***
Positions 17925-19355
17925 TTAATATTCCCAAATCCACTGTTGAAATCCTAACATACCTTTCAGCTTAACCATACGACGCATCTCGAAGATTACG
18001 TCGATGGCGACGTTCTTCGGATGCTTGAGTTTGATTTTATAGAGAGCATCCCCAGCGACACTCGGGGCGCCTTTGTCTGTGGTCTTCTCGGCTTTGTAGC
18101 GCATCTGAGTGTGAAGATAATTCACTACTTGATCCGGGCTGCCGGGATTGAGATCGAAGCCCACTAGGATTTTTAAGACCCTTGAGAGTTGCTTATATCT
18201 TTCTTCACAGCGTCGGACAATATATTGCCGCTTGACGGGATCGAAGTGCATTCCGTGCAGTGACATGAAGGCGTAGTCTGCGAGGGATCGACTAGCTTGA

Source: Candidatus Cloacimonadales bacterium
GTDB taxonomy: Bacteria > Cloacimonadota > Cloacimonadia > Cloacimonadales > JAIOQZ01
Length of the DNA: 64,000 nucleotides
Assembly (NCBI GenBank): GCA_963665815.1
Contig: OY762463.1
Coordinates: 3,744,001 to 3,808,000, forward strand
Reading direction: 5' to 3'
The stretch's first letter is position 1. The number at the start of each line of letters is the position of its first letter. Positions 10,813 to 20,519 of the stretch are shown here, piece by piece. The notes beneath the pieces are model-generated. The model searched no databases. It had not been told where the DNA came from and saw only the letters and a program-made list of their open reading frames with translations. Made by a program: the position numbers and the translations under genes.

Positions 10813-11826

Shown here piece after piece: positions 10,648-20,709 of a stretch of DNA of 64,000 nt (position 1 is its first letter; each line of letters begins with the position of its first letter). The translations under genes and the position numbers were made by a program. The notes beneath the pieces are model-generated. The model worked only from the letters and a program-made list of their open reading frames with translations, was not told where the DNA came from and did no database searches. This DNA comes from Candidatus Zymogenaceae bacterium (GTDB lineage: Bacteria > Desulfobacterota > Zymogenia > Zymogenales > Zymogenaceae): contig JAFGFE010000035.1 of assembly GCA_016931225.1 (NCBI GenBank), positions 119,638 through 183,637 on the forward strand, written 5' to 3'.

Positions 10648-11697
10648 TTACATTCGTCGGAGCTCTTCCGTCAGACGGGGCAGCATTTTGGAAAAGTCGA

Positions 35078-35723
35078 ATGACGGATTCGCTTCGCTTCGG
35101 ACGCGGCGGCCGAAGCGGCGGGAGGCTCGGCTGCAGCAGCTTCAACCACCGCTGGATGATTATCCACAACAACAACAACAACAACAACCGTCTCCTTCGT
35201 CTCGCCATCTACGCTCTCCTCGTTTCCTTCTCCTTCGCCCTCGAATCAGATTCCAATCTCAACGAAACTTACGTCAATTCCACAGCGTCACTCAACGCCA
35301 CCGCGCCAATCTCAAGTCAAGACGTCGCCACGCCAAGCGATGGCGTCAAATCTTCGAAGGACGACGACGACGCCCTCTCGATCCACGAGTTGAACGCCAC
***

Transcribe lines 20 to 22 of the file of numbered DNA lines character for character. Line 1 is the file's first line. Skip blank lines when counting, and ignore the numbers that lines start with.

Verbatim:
35101 ACGCGGCGGCCGAAGCGGCGGGAGGCTCGGCTGCAGCAGCTTCAACCACCGCTGGATGATTATCCACAACAACAACAACAACAACAACCGTCTCCTTCGT
35201 CTCGCCATCTACGCTCTCCTCGTTTCCTTCTCCTTCGCCCTCGAATCAGATTCCAATCTCAACGAAACTTACGTCAATTCCACAGCGTCACTCAACGCCA
35301 CCGCGCCAATCTCAAGTCAAGACGTCGCCACGCCAAGCGATGGCGTCAAATCTTCGAAGGACGACGACGACGCCCTCTCGATCCACGAGTTGAACGCCAC